Wednesday, June 13, 2007

The Heresy of Americanism

Pope Leo XIII warned against it. Via the NOR.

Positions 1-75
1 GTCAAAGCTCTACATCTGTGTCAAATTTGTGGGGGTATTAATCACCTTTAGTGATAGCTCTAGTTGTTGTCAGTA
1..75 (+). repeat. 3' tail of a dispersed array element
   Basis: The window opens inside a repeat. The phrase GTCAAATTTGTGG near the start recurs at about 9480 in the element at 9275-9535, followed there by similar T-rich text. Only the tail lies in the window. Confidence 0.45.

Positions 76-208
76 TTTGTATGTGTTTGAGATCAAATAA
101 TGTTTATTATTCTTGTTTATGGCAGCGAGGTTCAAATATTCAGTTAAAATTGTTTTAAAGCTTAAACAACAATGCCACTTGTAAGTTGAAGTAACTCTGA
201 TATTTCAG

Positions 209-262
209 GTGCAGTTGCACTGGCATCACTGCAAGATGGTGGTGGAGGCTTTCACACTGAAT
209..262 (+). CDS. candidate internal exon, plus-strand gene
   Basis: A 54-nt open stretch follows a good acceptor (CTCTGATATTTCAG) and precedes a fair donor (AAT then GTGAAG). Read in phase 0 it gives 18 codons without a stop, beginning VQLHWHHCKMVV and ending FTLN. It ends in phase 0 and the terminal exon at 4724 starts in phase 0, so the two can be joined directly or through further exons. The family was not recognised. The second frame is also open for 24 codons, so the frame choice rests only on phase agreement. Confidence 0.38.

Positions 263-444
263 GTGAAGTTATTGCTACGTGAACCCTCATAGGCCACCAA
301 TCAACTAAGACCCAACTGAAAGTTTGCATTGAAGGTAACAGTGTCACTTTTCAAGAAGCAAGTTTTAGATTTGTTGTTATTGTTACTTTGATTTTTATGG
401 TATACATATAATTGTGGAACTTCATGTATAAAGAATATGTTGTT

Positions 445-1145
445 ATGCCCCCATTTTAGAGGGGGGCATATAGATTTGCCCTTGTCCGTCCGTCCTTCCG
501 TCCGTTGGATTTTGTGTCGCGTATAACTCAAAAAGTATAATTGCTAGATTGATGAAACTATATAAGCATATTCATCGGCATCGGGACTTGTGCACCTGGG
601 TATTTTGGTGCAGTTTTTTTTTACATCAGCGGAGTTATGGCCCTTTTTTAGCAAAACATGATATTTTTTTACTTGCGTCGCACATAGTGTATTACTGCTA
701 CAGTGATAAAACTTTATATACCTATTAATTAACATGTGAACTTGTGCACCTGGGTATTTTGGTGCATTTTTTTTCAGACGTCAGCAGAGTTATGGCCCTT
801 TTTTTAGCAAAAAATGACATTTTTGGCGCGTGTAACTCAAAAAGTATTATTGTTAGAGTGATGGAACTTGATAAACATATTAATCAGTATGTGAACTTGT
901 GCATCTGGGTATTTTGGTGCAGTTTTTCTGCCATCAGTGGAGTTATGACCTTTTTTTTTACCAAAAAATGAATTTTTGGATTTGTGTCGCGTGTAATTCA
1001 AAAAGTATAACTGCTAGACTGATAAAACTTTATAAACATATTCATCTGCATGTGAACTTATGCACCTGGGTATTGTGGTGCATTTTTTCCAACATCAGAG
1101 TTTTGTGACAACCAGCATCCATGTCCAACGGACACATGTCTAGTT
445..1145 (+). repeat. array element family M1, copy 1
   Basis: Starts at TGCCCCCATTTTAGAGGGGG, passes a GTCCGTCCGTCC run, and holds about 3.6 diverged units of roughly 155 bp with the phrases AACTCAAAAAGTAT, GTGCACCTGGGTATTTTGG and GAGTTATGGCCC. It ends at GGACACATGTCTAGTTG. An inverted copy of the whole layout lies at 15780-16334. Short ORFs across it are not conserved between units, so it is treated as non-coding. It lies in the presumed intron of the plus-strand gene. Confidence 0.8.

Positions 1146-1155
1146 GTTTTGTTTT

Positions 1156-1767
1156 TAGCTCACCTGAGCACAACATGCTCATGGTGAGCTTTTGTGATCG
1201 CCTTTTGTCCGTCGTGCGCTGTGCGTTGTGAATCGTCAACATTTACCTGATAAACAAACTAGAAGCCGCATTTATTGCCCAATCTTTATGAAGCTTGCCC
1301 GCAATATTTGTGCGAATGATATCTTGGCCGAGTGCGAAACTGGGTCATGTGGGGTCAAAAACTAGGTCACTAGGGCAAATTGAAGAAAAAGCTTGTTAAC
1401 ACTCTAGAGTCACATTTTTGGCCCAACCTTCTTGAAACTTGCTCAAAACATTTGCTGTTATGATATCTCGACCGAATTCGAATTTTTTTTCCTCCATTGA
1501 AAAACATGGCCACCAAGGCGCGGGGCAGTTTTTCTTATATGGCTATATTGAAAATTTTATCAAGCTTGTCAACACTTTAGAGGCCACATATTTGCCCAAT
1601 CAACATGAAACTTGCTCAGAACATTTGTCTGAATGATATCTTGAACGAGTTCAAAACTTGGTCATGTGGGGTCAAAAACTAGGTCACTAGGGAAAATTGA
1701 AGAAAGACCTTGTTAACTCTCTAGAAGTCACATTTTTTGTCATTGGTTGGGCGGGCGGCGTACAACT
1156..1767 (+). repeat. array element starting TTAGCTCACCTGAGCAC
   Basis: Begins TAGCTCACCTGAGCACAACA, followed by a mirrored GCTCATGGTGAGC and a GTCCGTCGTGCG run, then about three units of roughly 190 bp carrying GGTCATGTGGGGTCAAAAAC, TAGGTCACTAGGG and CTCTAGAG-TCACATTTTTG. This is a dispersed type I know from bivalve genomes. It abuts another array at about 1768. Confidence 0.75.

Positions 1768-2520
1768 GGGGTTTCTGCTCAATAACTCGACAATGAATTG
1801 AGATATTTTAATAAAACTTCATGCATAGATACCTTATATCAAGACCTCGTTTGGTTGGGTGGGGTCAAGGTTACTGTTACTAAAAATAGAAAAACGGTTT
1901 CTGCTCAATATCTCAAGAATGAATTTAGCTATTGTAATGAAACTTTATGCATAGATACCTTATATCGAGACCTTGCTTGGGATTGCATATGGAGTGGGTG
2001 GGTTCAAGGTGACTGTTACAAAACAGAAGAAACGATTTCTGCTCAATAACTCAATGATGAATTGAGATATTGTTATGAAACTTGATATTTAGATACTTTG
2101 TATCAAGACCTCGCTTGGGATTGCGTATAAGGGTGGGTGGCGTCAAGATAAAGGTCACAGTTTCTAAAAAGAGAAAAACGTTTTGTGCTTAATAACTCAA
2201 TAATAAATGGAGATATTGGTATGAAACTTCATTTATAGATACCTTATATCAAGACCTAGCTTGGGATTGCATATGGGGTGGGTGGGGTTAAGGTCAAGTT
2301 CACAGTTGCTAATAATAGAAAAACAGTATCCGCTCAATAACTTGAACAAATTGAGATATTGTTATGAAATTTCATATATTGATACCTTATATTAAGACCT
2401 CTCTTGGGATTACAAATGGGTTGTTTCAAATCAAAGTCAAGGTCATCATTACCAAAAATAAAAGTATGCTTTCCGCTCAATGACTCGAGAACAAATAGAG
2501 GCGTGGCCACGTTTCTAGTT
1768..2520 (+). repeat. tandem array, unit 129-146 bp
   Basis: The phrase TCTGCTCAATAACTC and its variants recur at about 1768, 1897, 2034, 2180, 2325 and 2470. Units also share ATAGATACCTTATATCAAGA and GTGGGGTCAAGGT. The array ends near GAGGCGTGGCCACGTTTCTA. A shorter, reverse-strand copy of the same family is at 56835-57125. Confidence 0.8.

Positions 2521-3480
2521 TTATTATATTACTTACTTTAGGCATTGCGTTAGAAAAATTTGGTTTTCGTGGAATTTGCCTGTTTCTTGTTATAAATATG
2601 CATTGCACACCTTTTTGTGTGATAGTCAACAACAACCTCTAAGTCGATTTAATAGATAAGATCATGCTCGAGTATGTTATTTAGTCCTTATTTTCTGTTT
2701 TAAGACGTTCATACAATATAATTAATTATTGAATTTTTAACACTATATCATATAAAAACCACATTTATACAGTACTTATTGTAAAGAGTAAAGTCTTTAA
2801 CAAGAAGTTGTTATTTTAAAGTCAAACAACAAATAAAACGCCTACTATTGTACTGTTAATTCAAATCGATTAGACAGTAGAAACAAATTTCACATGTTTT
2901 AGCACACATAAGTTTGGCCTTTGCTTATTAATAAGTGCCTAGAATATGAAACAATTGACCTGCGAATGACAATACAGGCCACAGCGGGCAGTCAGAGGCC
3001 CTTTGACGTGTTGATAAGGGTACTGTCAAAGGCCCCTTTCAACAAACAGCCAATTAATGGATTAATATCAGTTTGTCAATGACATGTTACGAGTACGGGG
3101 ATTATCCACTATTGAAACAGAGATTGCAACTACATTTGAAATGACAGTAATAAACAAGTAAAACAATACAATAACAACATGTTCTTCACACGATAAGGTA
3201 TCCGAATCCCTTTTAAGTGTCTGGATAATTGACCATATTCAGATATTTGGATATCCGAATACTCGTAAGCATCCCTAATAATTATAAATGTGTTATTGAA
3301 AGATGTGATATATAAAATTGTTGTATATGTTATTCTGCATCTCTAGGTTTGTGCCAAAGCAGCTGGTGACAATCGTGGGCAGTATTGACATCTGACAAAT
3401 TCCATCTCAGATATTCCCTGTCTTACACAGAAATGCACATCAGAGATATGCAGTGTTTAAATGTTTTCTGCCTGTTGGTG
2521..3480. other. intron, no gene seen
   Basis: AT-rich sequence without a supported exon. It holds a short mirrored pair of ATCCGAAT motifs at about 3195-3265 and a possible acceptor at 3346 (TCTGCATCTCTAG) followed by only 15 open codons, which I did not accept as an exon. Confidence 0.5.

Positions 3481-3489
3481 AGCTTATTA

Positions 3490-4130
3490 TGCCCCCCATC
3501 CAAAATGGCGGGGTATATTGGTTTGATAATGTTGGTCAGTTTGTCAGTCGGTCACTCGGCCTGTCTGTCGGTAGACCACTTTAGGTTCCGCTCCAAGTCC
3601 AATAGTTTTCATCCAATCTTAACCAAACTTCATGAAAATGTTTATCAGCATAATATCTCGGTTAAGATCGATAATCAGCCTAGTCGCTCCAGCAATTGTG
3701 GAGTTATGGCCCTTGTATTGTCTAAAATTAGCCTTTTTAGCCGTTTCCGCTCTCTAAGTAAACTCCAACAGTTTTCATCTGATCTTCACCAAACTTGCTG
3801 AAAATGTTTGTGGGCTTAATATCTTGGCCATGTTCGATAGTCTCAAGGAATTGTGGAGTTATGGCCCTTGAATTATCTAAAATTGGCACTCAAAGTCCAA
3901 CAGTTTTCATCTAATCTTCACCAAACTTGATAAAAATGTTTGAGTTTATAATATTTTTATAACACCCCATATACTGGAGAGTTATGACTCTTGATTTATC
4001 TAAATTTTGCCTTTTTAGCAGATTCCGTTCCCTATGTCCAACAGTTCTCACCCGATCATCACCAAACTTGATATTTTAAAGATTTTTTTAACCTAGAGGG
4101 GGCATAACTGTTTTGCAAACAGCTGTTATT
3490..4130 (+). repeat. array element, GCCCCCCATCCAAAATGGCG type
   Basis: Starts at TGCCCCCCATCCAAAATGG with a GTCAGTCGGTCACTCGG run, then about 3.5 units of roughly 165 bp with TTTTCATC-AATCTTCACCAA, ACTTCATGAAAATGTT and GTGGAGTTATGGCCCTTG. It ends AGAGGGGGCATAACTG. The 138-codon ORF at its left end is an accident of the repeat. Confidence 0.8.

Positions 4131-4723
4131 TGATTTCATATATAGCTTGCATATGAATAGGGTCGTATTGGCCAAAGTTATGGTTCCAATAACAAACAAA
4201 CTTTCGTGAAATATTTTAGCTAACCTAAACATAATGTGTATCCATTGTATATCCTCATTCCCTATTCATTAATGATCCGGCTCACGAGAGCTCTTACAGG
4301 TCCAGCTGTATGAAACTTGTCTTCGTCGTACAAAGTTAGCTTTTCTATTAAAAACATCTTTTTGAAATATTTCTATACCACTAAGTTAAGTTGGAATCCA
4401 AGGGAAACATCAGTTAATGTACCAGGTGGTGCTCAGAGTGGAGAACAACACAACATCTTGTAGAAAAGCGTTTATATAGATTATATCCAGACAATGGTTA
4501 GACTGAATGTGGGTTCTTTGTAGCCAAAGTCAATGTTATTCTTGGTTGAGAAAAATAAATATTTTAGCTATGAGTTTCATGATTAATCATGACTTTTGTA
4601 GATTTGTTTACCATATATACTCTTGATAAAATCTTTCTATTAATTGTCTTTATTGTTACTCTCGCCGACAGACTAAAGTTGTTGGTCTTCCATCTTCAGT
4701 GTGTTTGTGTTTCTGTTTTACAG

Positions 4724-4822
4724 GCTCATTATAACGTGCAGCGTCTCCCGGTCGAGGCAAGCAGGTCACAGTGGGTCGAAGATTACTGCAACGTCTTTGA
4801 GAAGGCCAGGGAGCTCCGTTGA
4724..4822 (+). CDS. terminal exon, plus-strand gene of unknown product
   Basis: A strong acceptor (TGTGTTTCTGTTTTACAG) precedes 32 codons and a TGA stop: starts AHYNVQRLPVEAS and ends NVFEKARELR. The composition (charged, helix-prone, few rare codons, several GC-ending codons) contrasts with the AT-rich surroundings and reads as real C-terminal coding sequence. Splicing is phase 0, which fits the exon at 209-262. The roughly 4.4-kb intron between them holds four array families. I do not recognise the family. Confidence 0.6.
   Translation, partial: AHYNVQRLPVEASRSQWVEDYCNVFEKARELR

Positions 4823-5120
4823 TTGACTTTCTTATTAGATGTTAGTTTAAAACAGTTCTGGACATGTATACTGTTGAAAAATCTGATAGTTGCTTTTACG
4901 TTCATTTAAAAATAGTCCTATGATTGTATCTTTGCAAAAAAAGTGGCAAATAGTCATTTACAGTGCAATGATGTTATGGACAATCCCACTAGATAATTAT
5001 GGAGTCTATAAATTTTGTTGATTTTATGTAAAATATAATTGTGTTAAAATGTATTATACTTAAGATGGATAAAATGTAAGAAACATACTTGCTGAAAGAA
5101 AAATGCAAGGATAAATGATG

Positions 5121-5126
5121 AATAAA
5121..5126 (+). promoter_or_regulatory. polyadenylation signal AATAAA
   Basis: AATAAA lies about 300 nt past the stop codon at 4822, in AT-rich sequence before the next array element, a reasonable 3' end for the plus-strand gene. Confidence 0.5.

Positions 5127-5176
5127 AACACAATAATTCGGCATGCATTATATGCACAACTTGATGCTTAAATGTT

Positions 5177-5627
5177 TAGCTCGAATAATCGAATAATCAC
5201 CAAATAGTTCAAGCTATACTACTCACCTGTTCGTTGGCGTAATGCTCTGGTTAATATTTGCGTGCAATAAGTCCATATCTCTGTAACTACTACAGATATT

Leo named this heresy Americanism, after the country that had spawned it. Debate continues to this day over what, exactly, the elements of the heresy are, and some question whether those whom Leo addressed in his encyclical were guilty of any doctrinal error. One priest at the center of the controversy as it played out in Europe, Abbé Felix Klein, called Americanism the “phantom heresy,” and Cardinal Gibbons assured the Holy Father that he and his brother bishops were prepared to defend and promote the Catholic Faith—all of it—in America. Nonetheless, Leo’s concerns were not without warrant. He knew well the end of a soul encouraged “to follow out more freely the leading of his own mind” and where “the assumed right to hold whatever opinion one pleases upon any subject and to set them forth in print to the world” would lead—even though he did not use the word blog. Indeed, 70 years after the promulgation of Testem benevolentiae nostrae, progressives would celebrate as the great glory of the Second Vatican Council a revolutionary idea that nowhere appears in the Council’s not inconsiderable documents: “freedom of conscience.” Read entire article. Share

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